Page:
3. Resource Usage
Similar to setting thresholds around response time, it can also be useful to get notified if a given server is in trouble and is starting to max out on a particular resource (e.g. CPU, Network, Disk, Memory). Proactive resource usage monitoring – where suddenly a server instance starts to misbehave and CPU is maxed out – has also become particularly important for running always on cloud services whereby you might want to restart it or auto spin up another instance to replace it or to help share the load.

What you can do: One advantage of using a log management solution to analyze resource usage trends is that you can roll up the individual log entries into a resource usage dashboard to visualize trends in CPU, network, memory, etc. You can also drill back down into the individual log events and cross correlate events related to spikes in CPU. For example, with events related to errors or exceptions you can very quickly identify root causes and rectify any issues. This is generally not possible with server monitoring tools, which do not allow for such a fine-grained view or correlation with other log events relating to response times, errors or exceptions.

And now for the good news events….

4. Events That Affect Your Top Line
Let’s face it – seeing those customers roll in on a new service puts a smile on everyone’s face. Alerts don’t always need to be bad news. For once, wouldn’t it be nice to be disturbed during your night out with some good news?

What you can do: At Logentries we don’t like to discriminate when it comes to alerts – we like the good, the bad and the ugly – and we actually send alerts to our own team on all sorts of important events so that everyone on the team knows what’s going on across the service and the business – be it good or bad. Set-up customized tagging and tracking of business events such as “trial sign-ups” or “webpage visits” so you can monitor in real-time the health of your business beyond just exceptions and errors.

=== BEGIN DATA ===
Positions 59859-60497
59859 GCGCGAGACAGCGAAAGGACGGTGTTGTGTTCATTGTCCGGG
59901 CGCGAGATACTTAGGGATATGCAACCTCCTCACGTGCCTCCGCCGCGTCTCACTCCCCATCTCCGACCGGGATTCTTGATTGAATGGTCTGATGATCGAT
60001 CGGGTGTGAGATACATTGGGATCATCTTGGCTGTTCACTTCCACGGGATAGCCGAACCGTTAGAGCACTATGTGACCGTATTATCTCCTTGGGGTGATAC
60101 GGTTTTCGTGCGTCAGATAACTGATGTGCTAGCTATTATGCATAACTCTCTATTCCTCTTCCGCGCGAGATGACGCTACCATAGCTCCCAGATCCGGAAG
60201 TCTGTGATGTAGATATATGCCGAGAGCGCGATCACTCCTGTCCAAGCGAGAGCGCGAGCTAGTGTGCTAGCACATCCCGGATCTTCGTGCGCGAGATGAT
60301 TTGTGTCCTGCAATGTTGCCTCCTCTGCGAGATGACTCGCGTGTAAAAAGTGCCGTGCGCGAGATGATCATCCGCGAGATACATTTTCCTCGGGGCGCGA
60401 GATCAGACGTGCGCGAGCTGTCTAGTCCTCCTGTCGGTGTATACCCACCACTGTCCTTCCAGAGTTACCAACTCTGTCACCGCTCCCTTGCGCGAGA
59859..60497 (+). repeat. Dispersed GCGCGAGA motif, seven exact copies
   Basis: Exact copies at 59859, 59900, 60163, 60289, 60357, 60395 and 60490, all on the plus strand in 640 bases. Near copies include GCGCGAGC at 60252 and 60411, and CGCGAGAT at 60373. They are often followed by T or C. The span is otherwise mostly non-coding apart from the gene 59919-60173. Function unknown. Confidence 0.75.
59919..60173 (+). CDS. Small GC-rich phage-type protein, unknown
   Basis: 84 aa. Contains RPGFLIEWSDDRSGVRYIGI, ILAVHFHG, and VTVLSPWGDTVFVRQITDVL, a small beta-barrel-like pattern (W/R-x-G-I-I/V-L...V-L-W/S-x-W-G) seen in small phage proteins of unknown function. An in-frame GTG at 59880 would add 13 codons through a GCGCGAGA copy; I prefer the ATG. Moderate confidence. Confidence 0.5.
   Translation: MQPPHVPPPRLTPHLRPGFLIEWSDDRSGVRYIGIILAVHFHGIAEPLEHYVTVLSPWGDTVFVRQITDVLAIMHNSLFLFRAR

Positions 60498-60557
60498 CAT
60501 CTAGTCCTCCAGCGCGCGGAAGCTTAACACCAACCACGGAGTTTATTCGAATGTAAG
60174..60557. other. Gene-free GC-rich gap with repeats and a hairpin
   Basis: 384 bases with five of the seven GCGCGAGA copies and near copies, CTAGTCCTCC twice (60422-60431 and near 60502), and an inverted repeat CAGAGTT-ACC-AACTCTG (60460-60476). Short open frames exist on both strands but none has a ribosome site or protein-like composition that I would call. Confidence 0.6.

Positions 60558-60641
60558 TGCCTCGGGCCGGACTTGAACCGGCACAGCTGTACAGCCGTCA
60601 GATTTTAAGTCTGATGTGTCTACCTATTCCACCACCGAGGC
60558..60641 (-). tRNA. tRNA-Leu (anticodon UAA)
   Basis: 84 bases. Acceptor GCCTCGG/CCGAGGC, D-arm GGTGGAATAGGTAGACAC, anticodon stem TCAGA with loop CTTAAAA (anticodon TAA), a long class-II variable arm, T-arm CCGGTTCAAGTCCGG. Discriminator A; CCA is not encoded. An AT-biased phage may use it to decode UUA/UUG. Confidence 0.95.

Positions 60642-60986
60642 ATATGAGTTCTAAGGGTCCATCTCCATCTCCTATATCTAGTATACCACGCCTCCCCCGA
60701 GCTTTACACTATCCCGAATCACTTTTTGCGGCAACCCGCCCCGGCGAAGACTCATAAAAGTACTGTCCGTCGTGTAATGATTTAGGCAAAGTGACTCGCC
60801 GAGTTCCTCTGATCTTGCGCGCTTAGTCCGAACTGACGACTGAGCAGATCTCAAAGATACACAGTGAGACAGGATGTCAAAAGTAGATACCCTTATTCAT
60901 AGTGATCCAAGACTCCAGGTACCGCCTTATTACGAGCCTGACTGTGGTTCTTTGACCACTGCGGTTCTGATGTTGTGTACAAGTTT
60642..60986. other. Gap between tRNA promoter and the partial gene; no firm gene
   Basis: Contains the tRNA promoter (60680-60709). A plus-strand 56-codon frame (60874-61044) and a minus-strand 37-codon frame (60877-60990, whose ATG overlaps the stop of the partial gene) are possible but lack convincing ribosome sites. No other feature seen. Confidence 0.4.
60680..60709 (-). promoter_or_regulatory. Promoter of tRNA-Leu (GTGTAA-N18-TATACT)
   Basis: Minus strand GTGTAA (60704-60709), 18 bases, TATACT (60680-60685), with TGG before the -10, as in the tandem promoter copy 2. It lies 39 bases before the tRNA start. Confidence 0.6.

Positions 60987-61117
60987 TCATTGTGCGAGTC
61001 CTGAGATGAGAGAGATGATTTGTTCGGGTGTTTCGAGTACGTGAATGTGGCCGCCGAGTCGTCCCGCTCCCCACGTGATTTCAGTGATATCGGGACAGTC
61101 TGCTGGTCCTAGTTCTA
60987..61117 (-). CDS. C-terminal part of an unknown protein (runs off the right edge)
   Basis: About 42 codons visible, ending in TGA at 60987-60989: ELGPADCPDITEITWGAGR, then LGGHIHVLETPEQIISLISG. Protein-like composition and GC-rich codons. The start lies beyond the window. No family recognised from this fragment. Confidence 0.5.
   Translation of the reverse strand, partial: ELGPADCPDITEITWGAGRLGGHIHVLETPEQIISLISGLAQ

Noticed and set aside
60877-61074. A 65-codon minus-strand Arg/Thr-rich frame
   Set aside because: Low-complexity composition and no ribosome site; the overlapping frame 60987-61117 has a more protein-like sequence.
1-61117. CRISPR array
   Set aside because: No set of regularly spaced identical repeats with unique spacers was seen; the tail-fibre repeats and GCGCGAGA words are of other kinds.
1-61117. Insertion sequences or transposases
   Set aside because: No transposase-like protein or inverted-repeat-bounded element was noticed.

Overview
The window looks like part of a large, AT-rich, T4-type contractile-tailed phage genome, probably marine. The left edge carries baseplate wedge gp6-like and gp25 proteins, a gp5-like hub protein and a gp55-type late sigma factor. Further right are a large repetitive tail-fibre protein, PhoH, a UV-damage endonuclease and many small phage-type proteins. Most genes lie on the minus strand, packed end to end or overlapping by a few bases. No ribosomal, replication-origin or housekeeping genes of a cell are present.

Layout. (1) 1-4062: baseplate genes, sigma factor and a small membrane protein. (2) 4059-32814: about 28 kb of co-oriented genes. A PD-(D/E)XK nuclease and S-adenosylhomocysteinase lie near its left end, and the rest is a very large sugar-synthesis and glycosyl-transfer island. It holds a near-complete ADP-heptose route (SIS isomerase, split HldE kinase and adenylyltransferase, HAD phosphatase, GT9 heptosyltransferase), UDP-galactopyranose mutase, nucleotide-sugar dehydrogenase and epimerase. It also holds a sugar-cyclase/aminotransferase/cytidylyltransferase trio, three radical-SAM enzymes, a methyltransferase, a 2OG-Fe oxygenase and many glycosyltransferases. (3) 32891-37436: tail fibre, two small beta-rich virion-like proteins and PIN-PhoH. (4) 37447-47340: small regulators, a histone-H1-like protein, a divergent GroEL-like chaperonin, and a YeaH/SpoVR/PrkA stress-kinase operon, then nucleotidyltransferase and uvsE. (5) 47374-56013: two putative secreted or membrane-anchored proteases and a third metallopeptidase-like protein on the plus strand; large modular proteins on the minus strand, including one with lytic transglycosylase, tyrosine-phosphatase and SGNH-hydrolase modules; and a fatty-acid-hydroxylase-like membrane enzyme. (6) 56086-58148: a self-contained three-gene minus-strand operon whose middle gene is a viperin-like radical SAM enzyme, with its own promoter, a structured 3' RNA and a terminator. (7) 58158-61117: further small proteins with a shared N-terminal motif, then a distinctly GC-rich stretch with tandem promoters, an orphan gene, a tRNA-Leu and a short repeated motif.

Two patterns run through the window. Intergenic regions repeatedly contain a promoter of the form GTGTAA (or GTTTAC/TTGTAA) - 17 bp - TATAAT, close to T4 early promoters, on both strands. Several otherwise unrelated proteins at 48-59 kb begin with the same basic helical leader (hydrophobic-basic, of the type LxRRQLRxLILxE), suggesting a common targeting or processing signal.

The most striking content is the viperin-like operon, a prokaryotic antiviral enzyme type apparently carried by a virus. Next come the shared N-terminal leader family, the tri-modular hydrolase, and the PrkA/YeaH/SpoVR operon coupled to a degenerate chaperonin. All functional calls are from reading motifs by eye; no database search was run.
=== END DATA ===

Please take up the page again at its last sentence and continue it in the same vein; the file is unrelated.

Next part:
5. Feature Adoption Events
Similar to the last point – it can also be useful when you release a new feature to get notified when your first 100, or 1000, customers have had a chance to play with it. You may not want to get woken up in the middle of the night for this but you can share this milestone with your company via a quieter alert method such as email.

What you can do: Take advantage of alerting thresholds in Logentries to only get notified if an event has matched a particular pattern over a given number of times (e.g. when feature X was used over 100 times). This can be useful for a number of reasons:

  • It is simply good for team morale when you have all been slaving away over a new feature, you release it and … yes … people actually use it and like it.
  • Maybe you’d like to see what people think of this new feature and you’d like to ask them for some feedback. If you configure your system to also log an account ID or a user identifier you can always go back and ask them what they think – iterate on it – and improve – then rinse and repeat this for the next 100 people who use it.

With these real-time log management alerts you can increase visibility across your teams and organization. Check out the new Logentries and PagerDuty integration in your own environment today!